The Undies Are In!

By Dr Kieran Meaney

The 2020 Soil Your Undies challenge was a huge success, with over 200 pairs of undies being buried around Australia. In case you missed the excitement last year, the Soil Your Undies Challenge is a collaboration between Dr Oliver Knox, CottonInfo, UNE SMART Farms and UNE Discovery with the goal to increase awareness and understanding of soil health. To do this, participants of the challenge buried a pair of cotton undies for 8 weeks to see how much they broke down. Cotton is made of type of sugar called cellulose which the decomposers living in soil love to eat, so by analysing how much the undies broke down soil scientists like Oliver are able to see how healthy the soil is! Undies were excavated in December and sent back to UNE for analysis, but what exactly do we do with all these soiled undies?

When the undies arrived back at the lab, many of them were still soggy, caked in dirt, and a couple even still had earthworms munching away at them. Don’t worry – this was completely fine. It just meant that the first thing we had to do was to pop all these undies into an oven to dry them out. This helped kill any bacteria still living in the undies, and also helped us to remove the excess dirt. Once the undies were dry, the next step was to photograph them to see how much of each pair was left. We photographed each pair of undies against a black background so that we could analyse the photo and quantify how much of the undies were left. If the undies were still mostly intact however, photographing the undies only showed us the front or back. So to help quantify the breakdown of undies further, they were also weighed so that we could compare them to a fresh set of undies and see how much was missing.

There was an amazing range of undies that came back to us. Some were so degraded only the elastic band and a little bit of stitching were left, while others could have done with a wash and been as good as new! We also got all levels of breakdown in between, from almost intact undies with a few holes, to undies that were a few scraps of cotton loosely clinging onto the stitching. All of these undies provide valuable data about the soil health all over Australia.

In total 78 pairs of undies came back for us to analyse, which means 128 undies are still out there hoping to return home. December is undoubtedly a busy time of year, so if you still have undies that didn’t make it into the post last year it’s still not too late to send them back to us. We’d still love to see them!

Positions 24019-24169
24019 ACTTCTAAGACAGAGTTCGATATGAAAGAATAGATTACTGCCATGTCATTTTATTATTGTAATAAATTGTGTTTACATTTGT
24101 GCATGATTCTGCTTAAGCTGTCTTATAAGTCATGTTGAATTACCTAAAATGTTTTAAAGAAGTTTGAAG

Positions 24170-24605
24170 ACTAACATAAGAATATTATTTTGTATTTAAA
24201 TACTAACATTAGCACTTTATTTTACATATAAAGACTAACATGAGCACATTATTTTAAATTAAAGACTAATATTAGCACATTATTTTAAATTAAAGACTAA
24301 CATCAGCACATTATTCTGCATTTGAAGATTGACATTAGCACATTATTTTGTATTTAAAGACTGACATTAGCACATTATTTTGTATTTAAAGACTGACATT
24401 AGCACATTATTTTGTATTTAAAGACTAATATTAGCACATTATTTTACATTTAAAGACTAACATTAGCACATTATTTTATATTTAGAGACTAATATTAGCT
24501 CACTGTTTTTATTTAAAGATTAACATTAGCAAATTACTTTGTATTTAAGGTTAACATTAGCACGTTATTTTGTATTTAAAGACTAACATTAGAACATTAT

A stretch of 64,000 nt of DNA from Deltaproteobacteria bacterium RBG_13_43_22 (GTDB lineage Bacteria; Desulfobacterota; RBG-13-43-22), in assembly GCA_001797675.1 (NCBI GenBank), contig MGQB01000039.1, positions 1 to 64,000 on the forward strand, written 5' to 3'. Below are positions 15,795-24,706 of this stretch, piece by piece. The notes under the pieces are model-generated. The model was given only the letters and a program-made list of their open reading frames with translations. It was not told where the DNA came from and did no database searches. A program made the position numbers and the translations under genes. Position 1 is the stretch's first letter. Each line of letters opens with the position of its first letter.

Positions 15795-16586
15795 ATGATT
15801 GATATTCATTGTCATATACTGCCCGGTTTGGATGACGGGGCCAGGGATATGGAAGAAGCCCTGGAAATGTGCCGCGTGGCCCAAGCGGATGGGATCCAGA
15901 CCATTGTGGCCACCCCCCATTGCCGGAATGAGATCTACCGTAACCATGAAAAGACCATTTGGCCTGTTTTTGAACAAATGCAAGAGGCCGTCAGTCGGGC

Of the 78 undies that did come back to us, there were 19 that had no information to tell us where they were from. While these undies were certainly interesting to look at, without knowing where they came from we unfortunately aren’t able to use this data in the main experiment. In any experiment like this, knowing the location is essential for being able to understand what is happening at different locations or for drawing comparisons and trends between different locations and environments. If you’re still able to send us back a pair of undies, please remember to include at least the name of your school or address and postcode so that we can make the most of every pair of soiled undies.

Most importantly, what did soiling your undies tell YOU about your soil health? Did your undies come out a little more intact than expected? Perhaps your soil might like some compost or a little more water. Was there no cotton left in your undies? What are you going to do to keep your soil health as good as it is?

We’ve certainly learned a lot by running the experiment in 2020, and we are hoping to run the Soil Your Undies challenge again later in 2021. We would love for everyone to keep thinking about their soil health this year, and if you take part in the challenge again you will be able to see how your soil health has changed over the year.